Danny Geyer lends vocals to the blues classics “High Heel Sneakers,” “Funny How Time Slips Away,” “Halleluyah,” and “16 Tons,” giving the session a different twist with the leader not being the vocalist on this outing. Geyer’s voice is gritty and organic, which further lends itself to this One Session – One Take underpinning.
Each player lends their own authenticity to the proceedings. Cuts like “Watermelon Man,” Memphis Underground” and “Do It Again,” have a 70’s funky feel and is truthfully feel good jazz, nothing in your face, nothing over the top or pushing the envelope to chaos, just a good old fashioned romp in the listenable and enjoyable lane.
The journey ends with “Happy Trails,” which further proves the point, that this group of musicians and Fluteus Maximus in general, was conceived to bring joy and to take along with you on the long car drive, or the wind down at the end of the day or to ease you into the day with a smile and happy heart. Canter truly got the memo that music is supposed to bring joy to others. In a world where anger, aggression and scandal are a part of our daily news, turn you dial over to the Canter channel and soak in the good vibes of Flueteus Maximus.
Mindy Canter plays the flute as her main instrument but she also goes between the keyboards and Hammond B-3, and along with her band, she gets a chance to truly tear it up with some fine playing and great selection of songs. To make it interesting all of the songs were done in one take (thus the subtitle One Session: One Take), and then she'd dub her B-3 playing soon after. If she could split herself she'd probably play everything heard, but her playing is solid and you want to hear more. Along with originals, Canter handles versions of "Watermelon Man", "Mercy Mercy Mercy", "Over The Rainbow", "High Heel Sneakers", and showing her love of the flute to the fullest, a nice rendition of Herbie Mann's Classic "Memphis Underground", taken here at a performance that's under 5 1/2 minutes. Occasionally I'm kind of iffy about vocals, but most of them on the album are done by guitarist Denny Geyer, whose bluesy ways help take the song to deeper places and it's a perfect match for the music that's being played (the band is rounded out by Roy Blumenfeld on drums and Paul Smith on Bass). The title is a play on the glutes, thus playful, and the musicians here are playing to the maximum. The music can indeed move the glutes, your mileage may vary, but when you have music well executed as it is here, the title is secondary.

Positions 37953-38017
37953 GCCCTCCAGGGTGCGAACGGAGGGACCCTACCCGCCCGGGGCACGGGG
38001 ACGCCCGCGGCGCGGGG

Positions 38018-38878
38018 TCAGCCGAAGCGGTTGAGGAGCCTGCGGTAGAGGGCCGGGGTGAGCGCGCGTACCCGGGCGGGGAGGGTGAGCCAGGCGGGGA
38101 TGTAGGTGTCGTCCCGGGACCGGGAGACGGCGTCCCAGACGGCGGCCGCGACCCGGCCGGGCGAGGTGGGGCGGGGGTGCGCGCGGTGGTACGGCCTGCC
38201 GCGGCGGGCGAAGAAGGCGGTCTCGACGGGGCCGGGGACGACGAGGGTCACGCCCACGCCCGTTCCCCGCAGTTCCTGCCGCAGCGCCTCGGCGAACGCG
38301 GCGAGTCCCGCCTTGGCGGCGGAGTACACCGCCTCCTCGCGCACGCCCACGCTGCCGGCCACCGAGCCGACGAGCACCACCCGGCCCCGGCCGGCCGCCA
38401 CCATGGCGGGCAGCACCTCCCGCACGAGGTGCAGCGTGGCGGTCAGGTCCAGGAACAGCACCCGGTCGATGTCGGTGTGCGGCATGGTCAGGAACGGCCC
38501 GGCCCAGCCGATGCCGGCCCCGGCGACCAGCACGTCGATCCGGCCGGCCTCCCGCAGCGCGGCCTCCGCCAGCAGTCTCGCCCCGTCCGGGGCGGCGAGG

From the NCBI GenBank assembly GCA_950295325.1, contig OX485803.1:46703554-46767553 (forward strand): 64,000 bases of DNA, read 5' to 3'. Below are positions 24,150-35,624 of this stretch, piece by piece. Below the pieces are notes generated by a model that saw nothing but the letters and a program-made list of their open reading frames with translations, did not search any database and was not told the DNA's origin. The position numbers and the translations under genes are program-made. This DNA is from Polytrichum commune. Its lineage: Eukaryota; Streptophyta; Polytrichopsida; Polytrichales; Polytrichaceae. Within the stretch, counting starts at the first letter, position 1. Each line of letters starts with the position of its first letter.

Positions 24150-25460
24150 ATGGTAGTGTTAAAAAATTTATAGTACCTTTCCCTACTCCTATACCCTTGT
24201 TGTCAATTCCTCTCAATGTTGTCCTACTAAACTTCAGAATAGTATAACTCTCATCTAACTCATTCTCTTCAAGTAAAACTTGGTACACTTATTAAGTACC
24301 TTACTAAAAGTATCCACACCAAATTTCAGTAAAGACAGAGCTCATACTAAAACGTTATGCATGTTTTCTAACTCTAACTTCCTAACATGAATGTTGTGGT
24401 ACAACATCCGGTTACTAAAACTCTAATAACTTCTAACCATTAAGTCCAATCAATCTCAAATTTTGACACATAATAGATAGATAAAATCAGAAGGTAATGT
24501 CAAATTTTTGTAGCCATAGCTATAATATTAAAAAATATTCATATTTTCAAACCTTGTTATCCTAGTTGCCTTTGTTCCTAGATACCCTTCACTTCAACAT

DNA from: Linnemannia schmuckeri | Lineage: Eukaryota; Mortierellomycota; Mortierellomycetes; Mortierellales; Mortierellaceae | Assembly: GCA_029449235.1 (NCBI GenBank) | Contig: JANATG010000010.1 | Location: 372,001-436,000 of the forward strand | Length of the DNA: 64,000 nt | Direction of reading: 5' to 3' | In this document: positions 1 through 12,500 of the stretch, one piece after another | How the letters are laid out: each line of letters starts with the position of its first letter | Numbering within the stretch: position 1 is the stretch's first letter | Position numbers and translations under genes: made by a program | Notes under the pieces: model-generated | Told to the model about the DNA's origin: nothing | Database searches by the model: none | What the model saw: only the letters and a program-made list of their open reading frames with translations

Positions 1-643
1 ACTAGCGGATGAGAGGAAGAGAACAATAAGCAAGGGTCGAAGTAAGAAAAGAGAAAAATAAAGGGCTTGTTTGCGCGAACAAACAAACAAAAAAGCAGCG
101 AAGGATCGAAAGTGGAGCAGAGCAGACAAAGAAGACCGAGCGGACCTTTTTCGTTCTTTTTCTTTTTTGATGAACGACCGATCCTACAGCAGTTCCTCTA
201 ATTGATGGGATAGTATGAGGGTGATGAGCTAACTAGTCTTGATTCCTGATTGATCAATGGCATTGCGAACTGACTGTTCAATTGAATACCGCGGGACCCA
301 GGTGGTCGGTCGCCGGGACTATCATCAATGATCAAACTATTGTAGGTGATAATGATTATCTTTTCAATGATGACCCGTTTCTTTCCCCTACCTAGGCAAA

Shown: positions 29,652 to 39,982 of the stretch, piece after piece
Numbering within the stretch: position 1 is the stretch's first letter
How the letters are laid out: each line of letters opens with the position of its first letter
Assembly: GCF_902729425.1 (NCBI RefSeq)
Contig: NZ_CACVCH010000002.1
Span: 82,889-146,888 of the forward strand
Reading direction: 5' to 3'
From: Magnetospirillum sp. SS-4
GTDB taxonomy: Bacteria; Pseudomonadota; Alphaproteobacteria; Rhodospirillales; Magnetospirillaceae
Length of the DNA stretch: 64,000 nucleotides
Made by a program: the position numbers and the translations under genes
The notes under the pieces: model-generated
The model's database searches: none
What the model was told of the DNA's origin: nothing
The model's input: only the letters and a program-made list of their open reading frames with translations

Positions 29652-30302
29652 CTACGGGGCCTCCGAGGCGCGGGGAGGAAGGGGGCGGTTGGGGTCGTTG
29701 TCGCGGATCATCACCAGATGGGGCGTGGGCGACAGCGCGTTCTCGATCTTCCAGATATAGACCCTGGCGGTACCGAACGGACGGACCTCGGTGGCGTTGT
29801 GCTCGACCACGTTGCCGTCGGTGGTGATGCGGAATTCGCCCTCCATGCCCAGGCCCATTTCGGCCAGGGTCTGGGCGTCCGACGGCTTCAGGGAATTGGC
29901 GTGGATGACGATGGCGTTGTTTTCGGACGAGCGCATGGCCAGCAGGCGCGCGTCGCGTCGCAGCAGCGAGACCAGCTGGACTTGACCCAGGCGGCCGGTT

Mindy Canter is reviewed by The Borderland
by: John M. Peters
Mindy Canter - Fluteus Maximus Flautist Mindy Canter is a musician who enjoys pushing the boundaries of her instrument and music. Over her varied career she has worked with Michael Bloomfield, Boz Scaggs, It's A Beautiful Day and Yo Yo Ma. Fluteus Maximus is Ms Canter's third solo album, recorded in one session and with one take for all the tracks. With its rich mixture of blues, jazz, soul and r'n'b, and perhaps a little rock and roll too for seasoning, this an exuberant album, full of good vibes and happy moments.